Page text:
My mother's life-long coping mechanism has been denial. It would be cruel to take that away from her without giving her some other way to cope. It is not always clear to us how to do that!

We were able to get her to pre-pay for her memorial service. Evidently she is not in denial about eventually dying. We convinced her that is would make it much easier on us when the time came if she'd already chosen the funeral home and had plans in place. So she did it for us.

Similarly, when she could no longer live on her own (about which she was in denial, of course) we finally persuaded her to move in with a daughter by taking her aside and telling her that this daughter couldn't afford her mortgage since she retired and she was going to have to rent some rooms. She'd rather do it with family. Oh, well, then, Mother could certainly move in and pay her rent! Not that she needed it, of course, but that she'd do it for one of her children. Sigh.)

We've had a few successes getting around her denials, but many more failures. Do what you can. Don't beat yourself up for what you can't make happen. MikeGood's somewhat indirect approach sounds good to me.

I wish you luck!
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Remember, you can’t force people to change their minds and do things they see no value in doing. The goal is to let them to come to realizations so they can make decisions on their own (at least let them think they are making them on their own☺). If you can, plan to have a series of conversations. Rather than having conversations about life issues, try guiding the conversations by bringing up similar events that have occurred with other people (friends, family, neighbors, or celebrities) and how it has affected their families. Ask your loved one what they would do. Listen and guide. In a follow up meeting, now that their thoughts have been stimulated by the prior conversation, try turning the topic towards your concerns. Let them know that you love them, respect their wishes, and want to support them. Speak in general terms about their health. Don’t use words like Alzheimer’s, dementia, or disease. If they do show you documents such as those mentioned by Eyerishlass, make sure they are up to date.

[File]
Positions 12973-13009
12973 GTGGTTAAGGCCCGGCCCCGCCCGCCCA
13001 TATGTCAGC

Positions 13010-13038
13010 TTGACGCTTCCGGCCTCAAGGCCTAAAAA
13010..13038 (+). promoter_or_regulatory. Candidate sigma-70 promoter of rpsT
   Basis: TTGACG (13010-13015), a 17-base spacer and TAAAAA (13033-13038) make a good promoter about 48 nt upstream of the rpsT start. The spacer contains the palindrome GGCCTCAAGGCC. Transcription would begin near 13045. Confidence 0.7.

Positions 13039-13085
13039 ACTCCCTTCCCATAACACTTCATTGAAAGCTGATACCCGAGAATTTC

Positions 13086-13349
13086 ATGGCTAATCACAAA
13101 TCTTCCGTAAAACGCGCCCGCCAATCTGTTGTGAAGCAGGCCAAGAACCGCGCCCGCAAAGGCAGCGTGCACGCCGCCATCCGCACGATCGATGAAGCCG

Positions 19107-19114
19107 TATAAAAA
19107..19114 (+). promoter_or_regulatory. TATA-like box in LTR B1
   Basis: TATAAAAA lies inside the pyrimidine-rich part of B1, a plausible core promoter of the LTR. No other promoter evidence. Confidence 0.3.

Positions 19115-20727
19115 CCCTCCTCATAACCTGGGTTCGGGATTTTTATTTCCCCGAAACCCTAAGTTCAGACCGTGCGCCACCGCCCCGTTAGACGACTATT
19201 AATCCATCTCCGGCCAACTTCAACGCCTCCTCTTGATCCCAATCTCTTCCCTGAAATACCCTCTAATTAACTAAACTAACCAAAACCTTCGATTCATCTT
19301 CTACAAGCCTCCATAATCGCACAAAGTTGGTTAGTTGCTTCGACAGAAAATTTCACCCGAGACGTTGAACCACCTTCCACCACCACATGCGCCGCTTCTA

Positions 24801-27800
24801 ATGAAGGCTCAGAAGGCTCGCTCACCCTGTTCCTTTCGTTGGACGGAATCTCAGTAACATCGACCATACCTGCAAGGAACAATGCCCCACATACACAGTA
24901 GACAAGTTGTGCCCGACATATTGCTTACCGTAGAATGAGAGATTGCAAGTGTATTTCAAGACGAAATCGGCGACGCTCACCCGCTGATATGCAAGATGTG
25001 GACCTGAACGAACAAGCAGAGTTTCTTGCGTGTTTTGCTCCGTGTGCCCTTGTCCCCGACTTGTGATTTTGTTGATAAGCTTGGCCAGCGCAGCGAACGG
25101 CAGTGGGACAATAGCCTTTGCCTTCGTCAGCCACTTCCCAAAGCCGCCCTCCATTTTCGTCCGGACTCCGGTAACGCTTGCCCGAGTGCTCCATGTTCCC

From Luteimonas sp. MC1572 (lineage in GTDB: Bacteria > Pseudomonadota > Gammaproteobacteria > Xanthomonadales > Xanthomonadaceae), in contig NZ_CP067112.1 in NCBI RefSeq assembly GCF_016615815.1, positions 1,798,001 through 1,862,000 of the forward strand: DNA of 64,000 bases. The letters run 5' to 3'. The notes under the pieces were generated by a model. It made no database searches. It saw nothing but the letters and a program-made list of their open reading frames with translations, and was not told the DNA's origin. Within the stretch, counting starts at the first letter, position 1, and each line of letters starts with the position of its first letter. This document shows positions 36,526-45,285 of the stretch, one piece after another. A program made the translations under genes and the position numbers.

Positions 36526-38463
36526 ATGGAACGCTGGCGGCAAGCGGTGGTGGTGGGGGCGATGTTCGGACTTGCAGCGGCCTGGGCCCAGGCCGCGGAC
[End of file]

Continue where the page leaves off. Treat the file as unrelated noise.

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Since they have a history of dishonesty don't take anything they say about their end-of-life planning seriously. Ask for proof.

Talk to them about becoming their POA. That's at least something you'll have in place when the time comes. It won't cover every issue you'll face with them but at least it's something.

Also talk to them about an advance directive which would give you the legal right to make decisions on their behalf if they are unable to do so.

These two things are vital to have when our parents are elderly. They're very simple and straightforward and a good place to start.